Finding Information for C/C++ Library on Linux

2014-10-30 by terryoy, in guides

Developing on Linux often needs shared libraries most of the time. Below is a few references for finding the information about the libraries you are dealing with.

1. Naming Convention

All C standard libraries on linux has the name convention “libxxx. If you search packages of a library, you can use the (debian) command below to look for it:

$ apt-cache search libxxx

2. Library Packages

Usually, there are three packages of a library you could deal with.

  • libxxx - this is the binary package of the shared library, usually has a “” file on the path /usr/lib/ or /usr/local/lib. It is also needed at runtime.
  • libxxx-dev - this is the package which enables you to compile and link the library.
  • libxxx-dbg - this is the package which contains the debug symbols for debugging the program. where the files are usually installed at “/usr/lib/debug/”.

If you want to know what files are installed on you system of a package, below are a few commands to do so:

$ dpkg-query -L <package_name>
$ dpkg-query -c <.deb_file>

# if you want to check files without installing the package
# use the apt-file program(it will cache the file lists of all packages)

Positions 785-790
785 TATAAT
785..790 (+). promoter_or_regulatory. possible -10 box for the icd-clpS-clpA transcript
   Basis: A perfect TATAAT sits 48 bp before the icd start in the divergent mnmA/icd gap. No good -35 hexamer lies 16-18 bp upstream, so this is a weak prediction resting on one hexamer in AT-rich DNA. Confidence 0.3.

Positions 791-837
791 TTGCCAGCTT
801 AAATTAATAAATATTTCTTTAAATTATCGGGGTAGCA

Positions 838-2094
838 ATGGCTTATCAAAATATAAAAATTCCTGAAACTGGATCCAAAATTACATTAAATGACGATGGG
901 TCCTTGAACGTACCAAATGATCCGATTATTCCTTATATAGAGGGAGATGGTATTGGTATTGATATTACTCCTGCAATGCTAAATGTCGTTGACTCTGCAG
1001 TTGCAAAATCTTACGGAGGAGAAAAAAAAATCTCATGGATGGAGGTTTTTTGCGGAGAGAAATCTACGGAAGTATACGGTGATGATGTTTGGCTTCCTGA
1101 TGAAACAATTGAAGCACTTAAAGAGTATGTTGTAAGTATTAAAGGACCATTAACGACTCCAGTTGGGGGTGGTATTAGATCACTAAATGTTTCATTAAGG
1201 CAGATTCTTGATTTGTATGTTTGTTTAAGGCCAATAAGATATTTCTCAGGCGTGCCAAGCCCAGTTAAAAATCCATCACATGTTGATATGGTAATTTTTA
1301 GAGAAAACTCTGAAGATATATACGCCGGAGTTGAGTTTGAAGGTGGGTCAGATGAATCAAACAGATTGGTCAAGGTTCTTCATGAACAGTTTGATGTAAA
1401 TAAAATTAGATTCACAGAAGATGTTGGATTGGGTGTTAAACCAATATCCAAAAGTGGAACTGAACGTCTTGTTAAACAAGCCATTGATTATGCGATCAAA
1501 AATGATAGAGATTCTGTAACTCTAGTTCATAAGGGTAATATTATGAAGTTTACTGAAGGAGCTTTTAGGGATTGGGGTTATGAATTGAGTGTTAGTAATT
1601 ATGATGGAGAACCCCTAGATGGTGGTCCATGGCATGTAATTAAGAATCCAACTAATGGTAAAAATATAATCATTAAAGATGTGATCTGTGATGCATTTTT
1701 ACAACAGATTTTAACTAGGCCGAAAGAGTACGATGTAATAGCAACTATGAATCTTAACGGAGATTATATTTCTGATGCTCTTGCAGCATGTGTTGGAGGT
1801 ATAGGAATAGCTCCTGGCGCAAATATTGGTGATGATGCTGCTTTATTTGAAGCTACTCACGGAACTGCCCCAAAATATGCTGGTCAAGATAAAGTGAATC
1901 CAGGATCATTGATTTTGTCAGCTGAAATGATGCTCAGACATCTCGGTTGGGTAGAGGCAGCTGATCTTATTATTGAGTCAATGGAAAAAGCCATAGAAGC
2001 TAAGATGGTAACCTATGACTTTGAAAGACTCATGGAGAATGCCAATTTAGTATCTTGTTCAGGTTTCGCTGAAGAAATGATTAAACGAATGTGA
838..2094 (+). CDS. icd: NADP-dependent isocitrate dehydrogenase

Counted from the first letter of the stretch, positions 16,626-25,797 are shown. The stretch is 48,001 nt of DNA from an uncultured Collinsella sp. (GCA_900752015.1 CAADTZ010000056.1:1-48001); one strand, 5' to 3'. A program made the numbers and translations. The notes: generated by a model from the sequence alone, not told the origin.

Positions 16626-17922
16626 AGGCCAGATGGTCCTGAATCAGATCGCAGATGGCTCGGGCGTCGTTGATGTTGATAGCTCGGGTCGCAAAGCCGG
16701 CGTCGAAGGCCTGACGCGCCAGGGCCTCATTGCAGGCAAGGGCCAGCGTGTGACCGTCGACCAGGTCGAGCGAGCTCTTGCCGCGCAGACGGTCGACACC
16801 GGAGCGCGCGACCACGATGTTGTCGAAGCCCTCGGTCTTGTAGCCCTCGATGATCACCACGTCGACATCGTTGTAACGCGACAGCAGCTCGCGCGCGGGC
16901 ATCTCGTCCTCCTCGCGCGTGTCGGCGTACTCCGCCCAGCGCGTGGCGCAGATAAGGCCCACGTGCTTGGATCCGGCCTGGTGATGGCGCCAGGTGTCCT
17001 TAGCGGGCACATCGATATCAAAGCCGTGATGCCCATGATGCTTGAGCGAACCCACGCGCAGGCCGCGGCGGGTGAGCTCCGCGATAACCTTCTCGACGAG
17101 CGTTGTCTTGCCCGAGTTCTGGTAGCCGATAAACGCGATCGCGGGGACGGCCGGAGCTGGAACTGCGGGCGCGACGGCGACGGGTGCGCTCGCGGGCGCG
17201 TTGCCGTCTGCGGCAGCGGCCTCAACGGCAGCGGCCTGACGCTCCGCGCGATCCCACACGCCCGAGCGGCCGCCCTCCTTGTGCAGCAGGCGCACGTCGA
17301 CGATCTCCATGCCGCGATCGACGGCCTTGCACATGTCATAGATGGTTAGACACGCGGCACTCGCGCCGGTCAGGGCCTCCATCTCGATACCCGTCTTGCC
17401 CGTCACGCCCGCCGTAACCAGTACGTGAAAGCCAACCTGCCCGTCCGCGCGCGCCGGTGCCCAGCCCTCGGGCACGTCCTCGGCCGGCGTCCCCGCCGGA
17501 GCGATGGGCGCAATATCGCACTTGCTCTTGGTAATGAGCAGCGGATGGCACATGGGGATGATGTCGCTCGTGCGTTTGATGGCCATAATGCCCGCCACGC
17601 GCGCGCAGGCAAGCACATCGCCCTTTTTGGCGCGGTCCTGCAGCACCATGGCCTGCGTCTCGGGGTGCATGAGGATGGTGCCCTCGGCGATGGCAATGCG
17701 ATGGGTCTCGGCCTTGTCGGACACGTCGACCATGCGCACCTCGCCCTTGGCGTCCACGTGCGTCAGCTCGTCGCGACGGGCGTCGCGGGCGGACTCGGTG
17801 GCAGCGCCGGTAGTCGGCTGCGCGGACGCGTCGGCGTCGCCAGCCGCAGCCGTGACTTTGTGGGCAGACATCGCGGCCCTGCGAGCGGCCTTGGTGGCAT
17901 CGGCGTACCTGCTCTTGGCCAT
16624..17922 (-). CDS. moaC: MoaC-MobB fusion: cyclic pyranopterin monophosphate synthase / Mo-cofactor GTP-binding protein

$ apt-file update
$ apt-file list <package_name>

3. List Libraries on Your System

Below command can list all the share libraries and their locations, so you could whether a libray is installed and registered on which path.

$ ldconfig -p

# find a library(SDL) for example
$ ldconfig -p | grep -i sdl

For the ld program, it searches “/usr/lib/” for libraries by default, but it also include the paths defined in “/etc/” and “/etc/”.

4. Checking The Information of Library Files

A library usually contains two parts: static(.a) and shared(.so). You can check the both parts with the commands below:

# listing object files in static (archive) library
$ ar tf /usr/lib/i386-linux-gnu/libSDL2.a

# listing symbols in object files(.o), archive library(.a), and shared library(.so)
$ nm object.o
$ nm lib.a
$ nm -D 
$ nm --dynamic

5. Development Reference

Usually the “-dev” package contains some documentation or example files under path “/usr/share/doc/lib-dev/”. It is very useful to checkout these materials locally. For examples:

# open the documentation home page(xdg-open is a general command to open file, you can replace it with "iceaweasel" etc.)
$ xdg-open /usr/share/doc/libusb-dev/html/index.html

# extract the examples 
$ tar -zxvf /usr/share/doc/libsdl2-dev/examples/examples.tar.gz

6. More Information

Static, Shared Dynamic and Loadable Linux Libraries
Program Library HOWTO

Tags: linuxprogramming